commentator referred to as ‘the black irony’ of the fire that

has destroyed most of Fort McMurray.” In what does the irony

lie? “The town exists to get at the tar sands, and the tar sands

produce a particularly carbon-intensive form of fuel.”

She further suggested that the bitter opposition aroused

by the Keystone XL pipeline project centred on whether

the US should be encouraging – “or, if you prefer, profiting

from” – the exploitation of the tar sands. (Keystone XL is the

TransCanada Corp pipeline, blocked by President Barack

Obama in November 2015, that would have transported tar

sands oil from Alberta to refineries in Texas and Illinois, and

to a distribution centre in Oklahoma.) As to the finger-pointing

deplored in advance by Prime Minister Trudeau, Andrew

Weaver, a Canadian climate scientist who is a Green Party

member of British Columbia’s provincial legislature, observed,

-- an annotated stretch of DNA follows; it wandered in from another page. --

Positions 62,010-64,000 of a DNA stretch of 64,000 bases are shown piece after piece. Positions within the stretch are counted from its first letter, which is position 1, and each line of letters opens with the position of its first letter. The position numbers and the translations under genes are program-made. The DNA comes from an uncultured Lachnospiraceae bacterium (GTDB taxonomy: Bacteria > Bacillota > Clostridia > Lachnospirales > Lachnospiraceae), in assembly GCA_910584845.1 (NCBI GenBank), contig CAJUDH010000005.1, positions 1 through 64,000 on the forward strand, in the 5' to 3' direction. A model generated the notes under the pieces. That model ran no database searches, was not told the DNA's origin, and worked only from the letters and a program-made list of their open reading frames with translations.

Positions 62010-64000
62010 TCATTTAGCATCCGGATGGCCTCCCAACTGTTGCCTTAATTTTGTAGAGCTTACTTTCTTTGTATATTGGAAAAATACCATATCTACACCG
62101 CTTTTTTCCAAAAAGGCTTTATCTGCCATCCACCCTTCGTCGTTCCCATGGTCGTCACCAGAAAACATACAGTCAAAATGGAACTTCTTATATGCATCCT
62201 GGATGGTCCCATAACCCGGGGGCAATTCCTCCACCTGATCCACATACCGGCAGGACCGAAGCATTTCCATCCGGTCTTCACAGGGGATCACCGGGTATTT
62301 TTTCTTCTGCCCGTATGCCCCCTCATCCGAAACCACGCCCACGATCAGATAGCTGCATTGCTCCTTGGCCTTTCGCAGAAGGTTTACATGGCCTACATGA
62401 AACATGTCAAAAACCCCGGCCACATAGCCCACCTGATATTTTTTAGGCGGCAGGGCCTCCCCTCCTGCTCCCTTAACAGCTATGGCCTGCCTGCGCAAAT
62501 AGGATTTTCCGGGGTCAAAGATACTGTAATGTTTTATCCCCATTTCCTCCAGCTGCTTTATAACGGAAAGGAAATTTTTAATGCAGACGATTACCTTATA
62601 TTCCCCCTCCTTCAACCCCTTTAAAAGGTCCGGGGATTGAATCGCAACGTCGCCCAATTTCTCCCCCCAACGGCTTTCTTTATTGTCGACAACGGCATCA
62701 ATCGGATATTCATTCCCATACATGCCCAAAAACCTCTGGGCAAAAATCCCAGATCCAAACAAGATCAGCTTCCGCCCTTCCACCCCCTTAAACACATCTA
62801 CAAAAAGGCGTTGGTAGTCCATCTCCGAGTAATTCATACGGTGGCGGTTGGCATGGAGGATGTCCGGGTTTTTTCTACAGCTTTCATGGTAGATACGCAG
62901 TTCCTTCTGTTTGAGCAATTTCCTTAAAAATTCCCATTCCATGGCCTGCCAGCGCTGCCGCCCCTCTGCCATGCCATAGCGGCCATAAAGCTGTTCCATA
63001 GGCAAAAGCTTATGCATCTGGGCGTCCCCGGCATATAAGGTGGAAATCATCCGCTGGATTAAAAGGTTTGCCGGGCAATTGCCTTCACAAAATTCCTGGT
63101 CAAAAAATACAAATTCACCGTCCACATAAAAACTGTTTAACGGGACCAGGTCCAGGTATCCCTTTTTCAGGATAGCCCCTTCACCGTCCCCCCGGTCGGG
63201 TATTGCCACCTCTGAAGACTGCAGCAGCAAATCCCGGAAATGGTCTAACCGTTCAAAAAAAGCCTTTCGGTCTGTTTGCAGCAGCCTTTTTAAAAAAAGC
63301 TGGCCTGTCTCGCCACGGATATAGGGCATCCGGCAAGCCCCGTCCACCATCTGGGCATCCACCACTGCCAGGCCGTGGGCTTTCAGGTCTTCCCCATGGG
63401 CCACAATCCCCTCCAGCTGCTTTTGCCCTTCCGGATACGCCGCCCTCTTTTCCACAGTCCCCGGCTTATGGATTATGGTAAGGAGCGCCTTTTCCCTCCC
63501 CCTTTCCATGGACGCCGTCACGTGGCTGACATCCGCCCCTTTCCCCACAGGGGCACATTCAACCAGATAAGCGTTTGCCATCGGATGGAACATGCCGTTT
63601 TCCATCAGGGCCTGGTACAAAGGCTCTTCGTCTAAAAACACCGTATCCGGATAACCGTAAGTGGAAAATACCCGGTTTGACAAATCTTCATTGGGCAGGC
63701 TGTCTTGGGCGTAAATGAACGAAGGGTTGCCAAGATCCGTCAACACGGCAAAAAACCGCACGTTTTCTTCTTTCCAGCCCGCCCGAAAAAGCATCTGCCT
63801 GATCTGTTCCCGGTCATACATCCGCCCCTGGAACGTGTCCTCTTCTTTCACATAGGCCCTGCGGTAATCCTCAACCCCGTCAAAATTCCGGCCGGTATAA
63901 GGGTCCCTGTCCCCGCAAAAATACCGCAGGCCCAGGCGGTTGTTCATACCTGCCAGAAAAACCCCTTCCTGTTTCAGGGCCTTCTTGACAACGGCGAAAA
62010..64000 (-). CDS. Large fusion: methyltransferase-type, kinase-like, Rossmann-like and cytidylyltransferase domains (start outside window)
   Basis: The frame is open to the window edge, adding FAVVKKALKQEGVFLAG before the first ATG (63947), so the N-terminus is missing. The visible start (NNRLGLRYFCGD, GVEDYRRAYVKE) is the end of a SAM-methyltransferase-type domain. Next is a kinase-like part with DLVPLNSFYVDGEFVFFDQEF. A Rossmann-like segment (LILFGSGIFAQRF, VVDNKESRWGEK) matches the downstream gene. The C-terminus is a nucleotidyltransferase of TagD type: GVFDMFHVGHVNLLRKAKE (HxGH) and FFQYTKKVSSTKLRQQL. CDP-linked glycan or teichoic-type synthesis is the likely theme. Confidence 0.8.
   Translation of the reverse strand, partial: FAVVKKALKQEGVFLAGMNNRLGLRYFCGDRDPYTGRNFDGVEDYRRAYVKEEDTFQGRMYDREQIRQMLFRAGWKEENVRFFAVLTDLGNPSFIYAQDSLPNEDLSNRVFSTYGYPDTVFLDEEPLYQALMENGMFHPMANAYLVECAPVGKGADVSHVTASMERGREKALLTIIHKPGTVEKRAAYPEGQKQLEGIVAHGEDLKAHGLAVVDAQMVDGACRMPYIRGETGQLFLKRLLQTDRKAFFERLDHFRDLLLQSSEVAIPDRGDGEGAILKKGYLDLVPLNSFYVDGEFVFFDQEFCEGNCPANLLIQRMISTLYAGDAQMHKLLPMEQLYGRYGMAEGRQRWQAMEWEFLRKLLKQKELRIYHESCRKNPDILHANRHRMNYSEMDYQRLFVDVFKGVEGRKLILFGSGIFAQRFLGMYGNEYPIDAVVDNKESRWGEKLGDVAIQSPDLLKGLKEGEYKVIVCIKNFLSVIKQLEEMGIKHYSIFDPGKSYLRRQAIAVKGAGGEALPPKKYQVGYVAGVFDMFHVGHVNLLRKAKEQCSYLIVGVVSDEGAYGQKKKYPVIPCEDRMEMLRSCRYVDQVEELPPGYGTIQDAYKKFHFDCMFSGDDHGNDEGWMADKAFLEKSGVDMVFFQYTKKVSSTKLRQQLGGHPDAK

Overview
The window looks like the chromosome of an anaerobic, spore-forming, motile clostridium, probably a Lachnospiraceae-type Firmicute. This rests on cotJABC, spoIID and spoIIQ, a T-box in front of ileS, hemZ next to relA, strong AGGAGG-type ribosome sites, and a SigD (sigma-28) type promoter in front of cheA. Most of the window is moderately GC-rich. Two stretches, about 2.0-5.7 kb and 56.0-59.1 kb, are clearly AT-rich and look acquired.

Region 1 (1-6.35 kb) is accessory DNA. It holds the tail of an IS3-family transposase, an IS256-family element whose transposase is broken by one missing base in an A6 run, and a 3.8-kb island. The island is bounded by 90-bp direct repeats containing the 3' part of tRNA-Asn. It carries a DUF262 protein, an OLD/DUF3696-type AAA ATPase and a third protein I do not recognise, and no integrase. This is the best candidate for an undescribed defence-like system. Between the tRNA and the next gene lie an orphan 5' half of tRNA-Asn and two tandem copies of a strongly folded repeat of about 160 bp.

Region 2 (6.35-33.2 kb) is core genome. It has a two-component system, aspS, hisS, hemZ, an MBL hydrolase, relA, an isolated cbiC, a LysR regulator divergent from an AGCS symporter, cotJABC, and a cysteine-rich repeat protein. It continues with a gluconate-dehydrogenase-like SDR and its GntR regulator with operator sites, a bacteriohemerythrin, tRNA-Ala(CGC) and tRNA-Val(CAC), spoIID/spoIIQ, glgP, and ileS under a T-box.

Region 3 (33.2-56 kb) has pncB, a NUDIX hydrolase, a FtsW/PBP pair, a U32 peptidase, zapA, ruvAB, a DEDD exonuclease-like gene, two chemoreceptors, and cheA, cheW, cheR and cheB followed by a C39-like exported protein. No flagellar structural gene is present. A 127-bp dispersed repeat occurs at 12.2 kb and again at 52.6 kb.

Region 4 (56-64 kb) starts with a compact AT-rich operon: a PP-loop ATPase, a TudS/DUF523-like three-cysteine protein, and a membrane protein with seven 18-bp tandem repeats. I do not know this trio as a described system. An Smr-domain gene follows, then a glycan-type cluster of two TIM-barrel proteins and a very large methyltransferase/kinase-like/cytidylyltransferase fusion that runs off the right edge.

“The reality is we are all consumers of products that come

from oil.”

This is true enough; but it would be a mistake to permit the

apocalyptic images from Fort McMurray to fade too quickly.

Writing from Calgary in the

London Review of Books


Burning,” 9 May), Ben Jackson took note of one observer’s

contempt for “sanctimonious eco-trolls” who celebrate the

town’s misfortune. Mr Jackson denied the existence of more

than a few such people; but he also asserted an imperative

to identify the causes of the conflagration – all of them. “Now

may be the wrong time to discuss [climate change],” he wrote,

acknowledging the difficulty of drawing firm conclusions from

patterns and statistics. “But, since disasters like the Fort

McMurray fire can’t be blamed directly on climate change,

there may never be a right time.”

In the wake of a 60 per cent slide in oil

prices since mid-2014, an “avalanche”

of bankruptcies in the US industry

The rout in crude prices “is snowballing into one of the biggest

avalanches in the history of corporate America,” according


Maritime Executive

. The Fort Lauderdale, Florida-based